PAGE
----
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Open Access Highly Accessed Research article

Advanced medical life support procedures in vitally compromised children by a helicopter emergency medical service

Bastiaan M Gerritse1*, Annelies Schalkwijk2, Ben J Pelzer3, Gert J Scheffer4 and Jos M Draaisma5

Author Affiliations

1 Department of Anaesthesiology, Amphia Hospital, Breda, the Netherlands

2 Department of Epidemiology, Biostatistics and Health Technology Assessment, Radboud University Nijmegen Medical Centre, Nijmegen, the Netherlands

3 Department of Social Science Research Methodology, Radboud University Nijmegen Medical Centre, Nijmegen, the Netherlands

4 Department of Anesthesiology, Pain and Palliative Medicine, Radboud University Nijmegen Medical Centre, Nijmegen, the Netherlands

5 Department of Paediatrics, Radboud University Nijmegen Medical Centre, Nijmegen, the Netherlands

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BMC Emergency Medicine 2010, 10:6  doi:10.1186/1471-227X-10-6

Published: 8 March 2010

Abstract

Background

To determine the advanced life support procedures provided by an Emergency Medical Service (EMS) and a Helicopter Emergency Medical Service (HEMS) for vitally compromised children. Incidence and success rate of several procedures were studied, with a distinction made between procedures restricted to the HEMS-physician and procedures for which the HEMS is more experienced than the EMS.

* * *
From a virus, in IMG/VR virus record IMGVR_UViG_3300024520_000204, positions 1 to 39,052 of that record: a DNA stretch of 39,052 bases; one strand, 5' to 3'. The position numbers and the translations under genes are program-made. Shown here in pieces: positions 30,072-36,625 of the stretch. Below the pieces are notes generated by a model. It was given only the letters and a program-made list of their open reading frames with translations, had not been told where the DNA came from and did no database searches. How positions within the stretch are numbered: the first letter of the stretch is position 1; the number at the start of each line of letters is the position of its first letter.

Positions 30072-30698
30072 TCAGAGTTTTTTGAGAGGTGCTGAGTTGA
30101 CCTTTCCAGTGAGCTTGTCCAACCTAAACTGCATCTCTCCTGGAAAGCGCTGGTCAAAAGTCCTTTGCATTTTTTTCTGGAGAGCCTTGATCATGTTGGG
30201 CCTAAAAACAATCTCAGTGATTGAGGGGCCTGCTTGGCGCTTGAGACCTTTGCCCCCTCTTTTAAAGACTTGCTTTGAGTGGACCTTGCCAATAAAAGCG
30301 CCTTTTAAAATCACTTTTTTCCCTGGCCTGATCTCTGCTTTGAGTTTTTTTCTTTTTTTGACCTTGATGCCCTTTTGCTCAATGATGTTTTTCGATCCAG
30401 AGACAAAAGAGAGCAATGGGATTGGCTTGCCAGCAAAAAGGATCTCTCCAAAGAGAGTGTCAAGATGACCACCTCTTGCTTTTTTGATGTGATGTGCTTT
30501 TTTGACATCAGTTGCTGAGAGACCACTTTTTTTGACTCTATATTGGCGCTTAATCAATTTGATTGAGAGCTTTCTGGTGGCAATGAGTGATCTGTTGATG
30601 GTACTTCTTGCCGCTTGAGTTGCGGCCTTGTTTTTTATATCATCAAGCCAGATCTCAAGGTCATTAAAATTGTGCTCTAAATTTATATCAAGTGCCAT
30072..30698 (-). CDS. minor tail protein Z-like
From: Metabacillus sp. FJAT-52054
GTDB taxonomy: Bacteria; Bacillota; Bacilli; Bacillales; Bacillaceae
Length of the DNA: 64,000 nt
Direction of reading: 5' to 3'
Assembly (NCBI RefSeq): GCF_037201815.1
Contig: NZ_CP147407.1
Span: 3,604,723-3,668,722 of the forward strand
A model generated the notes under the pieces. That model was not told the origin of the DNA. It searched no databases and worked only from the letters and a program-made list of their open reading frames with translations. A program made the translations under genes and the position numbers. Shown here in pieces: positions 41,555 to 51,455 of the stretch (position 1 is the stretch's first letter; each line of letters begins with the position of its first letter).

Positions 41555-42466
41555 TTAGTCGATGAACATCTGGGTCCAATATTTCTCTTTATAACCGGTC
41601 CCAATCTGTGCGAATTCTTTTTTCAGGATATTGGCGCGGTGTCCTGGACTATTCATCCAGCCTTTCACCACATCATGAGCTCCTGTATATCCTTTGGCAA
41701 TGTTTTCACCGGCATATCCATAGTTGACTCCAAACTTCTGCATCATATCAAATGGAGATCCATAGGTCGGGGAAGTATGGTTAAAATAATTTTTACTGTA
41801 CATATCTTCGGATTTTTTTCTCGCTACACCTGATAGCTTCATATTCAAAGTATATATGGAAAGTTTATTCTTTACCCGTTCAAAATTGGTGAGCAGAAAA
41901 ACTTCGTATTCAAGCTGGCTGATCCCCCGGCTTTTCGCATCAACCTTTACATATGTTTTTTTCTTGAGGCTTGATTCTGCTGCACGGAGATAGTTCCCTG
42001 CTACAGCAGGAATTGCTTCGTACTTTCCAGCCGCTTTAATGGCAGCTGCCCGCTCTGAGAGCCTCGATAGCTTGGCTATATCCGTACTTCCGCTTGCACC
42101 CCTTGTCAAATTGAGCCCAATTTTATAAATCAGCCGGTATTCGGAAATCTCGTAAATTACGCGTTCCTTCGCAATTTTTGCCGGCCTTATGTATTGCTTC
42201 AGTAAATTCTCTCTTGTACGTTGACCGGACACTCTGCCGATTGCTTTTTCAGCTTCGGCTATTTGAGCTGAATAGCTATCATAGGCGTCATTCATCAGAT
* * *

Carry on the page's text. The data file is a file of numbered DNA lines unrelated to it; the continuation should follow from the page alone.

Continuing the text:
Methods

Prospective study of a consecutive group of children examined and treated by the HEMS of the eastern region of the Netherlands. Data regarding type of emergency, physiological parameters, NACA scores, treatment, and 24-hour survival were collected and subsequently analysed.

Results

Of the 558 children examined and treated by the HEMS on scene, 79% had a NACA score of IV-VII. 65% of the children had one or more advanced life support procedures restricted to the HEMS and 78% of the children had one or more procedures for which the HEMS is more experienced than the EMS. The HEMS intubated 38% of all children, and 23% of the children intubated and ventilated by the EMS needed emergency correction because of potentially lethal complications. The HEMS provided the greater part of intraosseous access, as the EMS paramedics almost exclusively reserved this procedure for children in cardiopulmonary resuscitation. The EMS provided pain management only to children older than four years of age, but a larger group was in need of analgesia upon arrival of the HEMS, and was subsequently treated by the HEMS.

Conclusions

The Helicopter Emergency Medical Service of the eastern region of the Netherlands brings essential medical expertise in the field not provided by the emergency medical service. The Emergency Medical Service does not provide a significant quantity of procedures obviously needed by the paediatric patient.